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Oil palm sector’s raw deal for Sabah
Published on: Sunday, March 12, 2023
By: Datuk John Lo
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Sabah is the largest producer and yet has not one iota of say or authority in the management of this industry.
Economic leadership and Raw Deals

LET me give the definition of “RAW DEAL” from Google. “Raw deal is a situation in which a person is taken advantage of or treated unfairly; a situation in which a person is led to expect something, but receives nothing or much less than expected”

This is exactly my feeling when I read, with great dismay, that the various oil palm organisations have appealed to Datuk Joachim for exemption on land assessment taxes imposed by some district councils.

The oil palm industry always screams “blue murder” on the little tax/revenue that Sabah gets. I like to put forward my case that Sabah has been dealt with a raw deal by the oil palm industry.

Good economic leadership is about leaders making very difficult decisions so that Sabahans can benefit; not taking the easy way out. Hajiji’s regain of Sabah’s rights in oil and gas is an excellent example. 

Sabah requires economic leadership to review and re-examine the oil palm industry in a pragmatic, logical manner on its benefits OR THE LACK OF BENEFITS FOR SABAHANS. Bear this in mind; Sabah produces about 5 million tons of CPO which at RM5000 per ton the total is RM25 billion at RM6000 per ton it is RM30 billion. Sabah’s share of this industry can be a lot more than the mere 7.5% sales tax if the industry is cooperative to go down stream in Sabah. 

Sabah is the largest CPO producer, what is Sabah’s representation in MOPB, KLCE [Kuala Lumpur Commodity Exchange] and other oil palm institutions in research, downstream and promotion? 

ZERO! ZILCH! KOSONG! TIADA! Sabah is the largest producer and yet has not one iota of say or authority in the management of this industry. This is a grievous anomaly. Sabah has been contributing immensely to the national coffer for more than 30 years! 

This is the most fundamental issue. Without an effective representation, no say, is it any wonder that Sabah, as the biggest producer, has zero [at best superficial] downstream?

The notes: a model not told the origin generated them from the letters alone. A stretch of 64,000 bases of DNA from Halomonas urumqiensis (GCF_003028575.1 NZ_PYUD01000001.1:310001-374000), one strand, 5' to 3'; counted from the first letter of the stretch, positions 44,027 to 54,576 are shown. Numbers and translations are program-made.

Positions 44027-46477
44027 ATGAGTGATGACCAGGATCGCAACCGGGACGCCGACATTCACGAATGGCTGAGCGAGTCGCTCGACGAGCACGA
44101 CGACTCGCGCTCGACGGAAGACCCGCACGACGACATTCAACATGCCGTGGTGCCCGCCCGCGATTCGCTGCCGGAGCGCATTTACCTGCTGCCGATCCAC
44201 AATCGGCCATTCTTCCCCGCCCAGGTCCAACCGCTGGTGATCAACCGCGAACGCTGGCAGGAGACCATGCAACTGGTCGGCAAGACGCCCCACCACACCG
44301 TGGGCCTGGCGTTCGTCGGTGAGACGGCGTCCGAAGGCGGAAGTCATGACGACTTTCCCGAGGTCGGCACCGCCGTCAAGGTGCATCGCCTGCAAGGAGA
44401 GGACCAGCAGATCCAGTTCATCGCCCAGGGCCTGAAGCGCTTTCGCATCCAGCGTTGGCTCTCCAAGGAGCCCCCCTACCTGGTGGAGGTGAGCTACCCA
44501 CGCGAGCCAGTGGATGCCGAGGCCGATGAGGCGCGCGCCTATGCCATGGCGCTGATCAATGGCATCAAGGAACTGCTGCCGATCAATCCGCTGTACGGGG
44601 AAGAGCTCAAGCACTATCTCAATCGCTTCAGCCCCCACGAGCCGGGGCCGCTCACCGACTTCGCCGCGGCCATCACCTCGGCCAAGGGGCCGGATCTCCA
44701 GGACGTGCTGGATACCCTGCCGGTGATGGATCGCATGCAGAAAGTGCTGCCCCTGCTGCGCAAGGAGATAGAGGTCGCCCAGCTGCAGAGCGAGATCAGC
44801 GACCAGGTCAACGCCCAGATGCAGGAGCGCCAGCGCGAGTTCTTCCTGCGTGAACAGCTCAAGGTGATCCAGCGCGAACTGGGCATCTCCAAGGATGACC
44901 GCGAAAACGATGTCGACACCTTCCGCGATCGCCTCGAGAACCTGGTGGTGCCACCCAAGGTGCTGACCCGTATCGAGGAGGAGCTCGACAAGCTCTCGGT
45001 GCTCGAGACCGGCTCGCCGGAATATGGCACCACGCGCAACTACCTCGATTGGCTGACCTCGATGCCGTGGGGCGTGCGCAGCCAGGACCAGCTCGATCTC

This is an intolerable situation for Sabah and must be rectified immediately.

Sabah’s very poor economic return from oil palm.

Here are some examples of the raw deals the oil palm industry is inflicting on Sabah.

[a] Sabahan Ownership is miniscule.

Of the more than 1.73 million hectares [4.5 million acres] of planted oil palm, more than 90% are owned by non-Sabahans. The oil palm industry has disenfranchised Sabahans economically. Yes, I agree that it was the fault of some past Sabah political leaders for allowing this to happen. But it does not mean Sabahans should continue to be exploited by the oil palm industry tycoons. 

[b] No downstream for Sabah.

West Malaysian plantation companies have made billions every year from Sabah’s land that they have planted with oil palm. They are occupying Sabah’s best, choicest and the most fertile land. For years, Sabah’s appeal to them to go downstream, give some benefits to Sabah. All these have fallen on deaf ears. They have been incalcitrant, have rejected Sabah’s many pleads for value-add investments, giving all sorts of excuses. Instead, they have been shipping out the CPO from Sabah to their factories in W Malaysia, Europe and China. In short, the oil palm industry has refused to invest in downstream in Sabah, gives zero in economic value chain back to Sabah.

[c] Oil palm does not provide employment for Sabahans.

For the billions of incomes that the oil palm companies have generated from Sabah each year, how many Sabahans are holding senior management positions? Middle management level? Or office staff. I hope these companies can provide their verifiable statistics. Or the Sabah Government can conduct work permit inspections on their staff.

[d] Sabah’s revenue share of oil palm industry.

This is the mother of all raw deals. The only benefit for Sabah is the miserable 7.5% sale tax, nominal land rentals. No downstream. Minimal spin-offs. Can the oil palm industry tell Sabahans 

[a] how much of the total CPO production is used in Sabah?